With the introduction of the Content Type Hub in SharePoint 2010, there was lots of excitement about the ease of maintaining content types in SharePoint. The ability to manage fields and content types in one place was very appealing to organizations with the large intranet redesigns and deployments. Setup is very simple, create a hub, deploy field and content type elements and we are in business. The content type hub then pushes down information to it’s consumers, sites and lists are all in synch and everything is working as expected.
So, a change comes up, and the implementation sounds simple just deploy fields, deploy content types, deploy updated list schemas, publish content types, looking good… Until, the data in a pre-existing list is reviewed and the change to the content type is not reflected. Hmmm… the content type has been published, the content type jobs have run, the site has the newly updated content type, but the pre-existing list does not. That’s a big problem when you have many lists across an enterprise implementation that all need updates and now the data is out of synch between lists created post change and the lists that existed pre-change. After lots of research, it was determined that the binding of the content type to the list schema itself (custom lists were also implemented) was the culprit of the updating problems. Once that was identified, a new solution was formed so that lists would update as expected.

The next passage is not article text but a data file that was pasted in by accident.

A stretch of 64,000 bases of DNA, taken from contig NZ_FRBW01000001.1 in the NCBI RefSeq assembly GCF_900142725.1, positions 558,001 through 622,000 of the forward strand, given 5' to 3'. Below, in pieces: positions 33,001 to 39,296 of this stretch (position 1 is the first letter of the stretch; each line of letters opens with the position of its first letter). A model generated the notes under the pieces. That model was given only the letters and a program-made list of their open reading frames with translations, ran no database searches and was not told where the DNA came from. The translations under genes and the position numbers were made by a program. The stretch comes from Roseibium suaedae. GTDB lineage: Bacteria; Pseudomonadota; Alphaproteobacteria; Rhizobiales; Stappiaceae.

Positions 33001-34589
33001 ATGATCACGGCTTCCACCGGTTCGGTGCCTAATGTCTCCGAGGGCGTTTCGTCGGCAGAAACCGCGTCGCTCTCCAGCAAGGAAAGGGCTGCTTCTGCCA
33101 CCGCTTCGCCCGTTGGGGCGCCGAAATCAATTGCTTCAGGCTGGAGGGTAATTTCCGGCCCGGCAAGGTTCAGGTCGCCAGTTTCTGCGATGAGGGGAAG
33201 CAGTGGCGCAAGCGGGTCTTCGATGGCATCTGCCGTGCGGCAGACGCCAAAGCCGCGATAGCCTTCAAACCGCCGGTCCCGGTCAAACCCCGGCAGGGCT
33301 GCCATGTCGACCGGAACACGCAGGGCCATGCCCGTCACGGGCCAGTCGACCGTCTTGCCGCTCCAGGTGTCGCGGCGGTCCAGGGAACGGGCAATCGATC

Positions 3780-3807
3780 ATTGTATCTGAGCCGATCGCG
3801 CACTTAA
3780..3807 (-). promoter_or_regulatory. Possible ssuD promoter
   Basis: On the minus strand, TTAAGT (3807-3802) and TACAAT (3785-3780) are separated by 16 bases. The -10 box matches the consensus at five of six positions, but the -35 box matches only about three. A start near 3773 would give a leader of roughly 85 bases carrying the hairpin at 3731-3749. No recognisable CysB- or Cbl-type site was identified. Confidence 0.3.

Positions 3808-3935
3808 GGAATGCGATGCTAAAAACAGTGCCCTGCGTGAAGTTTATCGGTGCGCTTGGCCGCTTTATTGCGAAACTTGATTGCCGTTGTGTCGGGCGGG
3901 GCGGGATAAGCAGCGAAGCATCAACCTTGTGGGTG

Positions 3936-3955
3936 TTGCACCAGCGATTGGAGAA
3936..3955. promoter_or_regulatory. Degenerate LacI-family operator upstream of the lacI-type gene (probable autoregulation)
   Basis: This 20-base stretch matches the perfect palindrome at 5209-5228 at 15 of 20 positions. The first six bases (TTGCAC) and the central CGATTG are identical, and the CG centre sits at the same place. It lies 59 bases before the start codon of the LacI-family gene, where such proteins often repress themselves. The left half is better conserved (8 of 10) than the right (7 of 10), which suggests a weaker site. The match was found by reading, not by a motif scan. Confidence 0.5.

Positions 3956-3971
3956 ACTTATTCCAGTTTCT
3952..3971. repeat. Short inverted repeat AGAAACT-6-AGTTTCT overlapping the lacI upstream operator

Ultimately, the approach to creating and updating content types, lists, and their association with each other were all modified. Since Content Types are the basis of the solution modifications, the deployment and modification of field elements has not changed, we will start there.
Changing the way content types are deployed…
The documented Microsoft approach to creating and deploying content types, regardless of whether The Hub is being utilized, is to create an elements file with a Content Type element and the appropriate Field References including removing any unnecessary inherited fields. The content types get their own GUID, internal name, and other attributes can be specified at this time. Instead of deploying content types with an elements file, the new approach is strictly PowerShell. A parent content type can still be specified within PowerShell to maintain the hierarchy. All modifications to content types should be handled via PowerShell just as the creation was to maintain consistency throughout environments. Publishing after creation via script is still necessary. If you are using The Hub, the PowerShell script should only be run on the URL where the content type hub is created, just as if you were activating a feature in the old approach.
In the next blog we will discuss list schemas and their association to custom content types.